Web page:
Light stimuli at different wavelengths have different degrees of luminous efficiency for the human eye. Maximum sensitivity for photopic vision is at a wavelength of 555 nm (green), declining to both the longer wavelengths (yellow, orange, red) and the shorter wavelengths (blue, violet). Beyond approx. 380 and 780 nm it is almost zero. The sensitivity functions [V(l)] of the eye differ considerably between day and night "Photopic Vision = Light Adaptation" and "Scotopic Vision = Dark Adaptation".
In the night, maximum sensitivity shifts to the shorter wavelengths (blue, violet) so that superior perception is available for the blue portions of light that predominate atnight [maximum at 507 nm (blue-green)]. The "warm" long-wave red portion of light is hardly present and is also very weak in terms of luminous efficiency. The explanation for these facts is to be found in the evolution of man and his need to adapt to daylight conditions.
The process can be observed in the field of artificial lighting, in which human beings prefer a daylight white light color appearance with a high level of blue when illuminance is high, but a warm white light when illuminance is low. Regardless of sensitivity, radiant energy outside of the range of spectral luminous efficiency for the human eye can still cause damage to the eye (UV radiation).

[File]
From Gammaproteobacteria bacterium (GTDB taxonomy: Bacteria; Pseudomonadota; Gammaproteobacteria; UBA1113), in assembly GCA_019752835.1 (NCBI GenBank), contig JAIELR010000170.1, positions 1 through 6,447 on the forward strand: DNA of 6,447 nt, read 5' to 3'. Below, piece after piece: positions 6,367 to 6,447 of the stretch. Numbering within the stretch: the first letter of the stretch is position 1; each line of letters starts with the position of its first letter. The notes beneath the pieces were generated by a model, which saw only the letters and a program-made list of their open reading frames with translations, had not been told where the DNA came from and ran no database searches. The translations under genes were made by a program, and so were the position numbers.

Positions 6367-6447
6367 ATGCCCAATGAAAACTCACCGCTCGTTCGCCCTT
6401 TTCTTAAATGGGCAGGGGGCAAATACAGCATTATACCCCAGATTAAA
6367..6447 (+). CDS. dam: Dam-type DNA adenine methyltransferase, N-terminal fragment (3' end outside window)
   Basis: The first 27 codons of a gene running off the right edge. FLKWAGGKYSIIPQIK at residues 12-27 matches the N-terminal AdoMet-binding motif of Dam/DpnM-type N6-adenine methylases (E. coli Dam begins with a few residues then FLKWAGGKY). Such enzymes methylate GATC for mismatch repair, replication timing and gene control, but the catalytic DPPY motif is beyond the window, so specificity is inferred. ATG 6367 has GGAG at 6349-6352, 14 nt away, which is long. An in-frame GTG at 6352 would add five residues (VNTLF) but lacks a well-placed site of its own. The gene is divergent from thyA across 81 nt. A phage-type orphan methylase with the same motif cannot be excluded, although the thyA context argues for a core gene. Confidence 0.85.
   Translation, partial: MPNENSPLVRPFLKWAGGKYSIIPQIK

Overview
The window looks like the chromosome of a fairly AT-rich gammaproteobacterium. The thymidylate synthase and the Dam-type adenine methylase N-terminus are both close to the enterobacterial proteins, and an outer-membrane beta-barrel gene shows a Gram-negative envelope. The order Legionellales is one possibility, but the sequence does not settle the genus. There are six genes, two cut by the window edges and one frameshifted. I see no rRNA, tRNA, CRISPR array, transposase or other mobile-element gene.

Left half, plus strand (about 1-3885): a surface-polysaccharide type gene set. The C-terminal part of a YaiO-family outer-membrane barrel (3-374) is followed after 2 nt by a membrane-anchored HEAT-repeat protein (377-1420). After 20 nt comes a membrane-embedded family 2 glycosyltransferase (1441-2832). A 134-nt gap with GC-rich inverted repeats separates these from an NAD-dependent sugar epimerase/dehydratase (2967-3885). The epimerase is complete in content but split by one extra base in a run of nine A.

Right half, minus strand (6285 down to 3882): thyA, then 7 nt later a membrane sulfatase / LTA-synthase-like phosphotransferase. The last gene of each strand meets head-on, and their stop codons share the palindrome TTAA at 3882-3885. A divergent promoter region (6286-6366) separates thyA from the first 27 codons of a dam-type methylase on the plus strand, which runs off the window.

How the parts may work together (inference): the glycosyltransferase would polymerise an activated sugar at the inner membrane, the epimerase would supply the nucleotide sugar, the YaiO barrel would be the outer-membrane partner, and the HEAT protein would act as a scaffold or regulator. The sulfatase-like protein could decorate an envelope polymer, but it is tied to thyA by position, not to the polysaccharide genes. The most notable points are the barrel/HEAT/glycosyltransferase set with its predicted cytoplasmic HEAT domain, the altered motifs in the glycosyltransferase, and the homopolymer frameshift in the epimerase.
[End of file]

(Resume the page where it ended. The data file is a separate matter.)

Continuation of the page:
In addition the human organism is capable of adjusting to different spectral compositions of available light. A white surface, for example, is perceived as white both in daylight and under artificial light. This is explained by psychological processes relating to visual perception, including memory and natural protective functions.
Photometers illuminance and luminance photometry are nearly always set for phototopic vision, and the various photometric parameters are also based on the V(Λ) evaluation.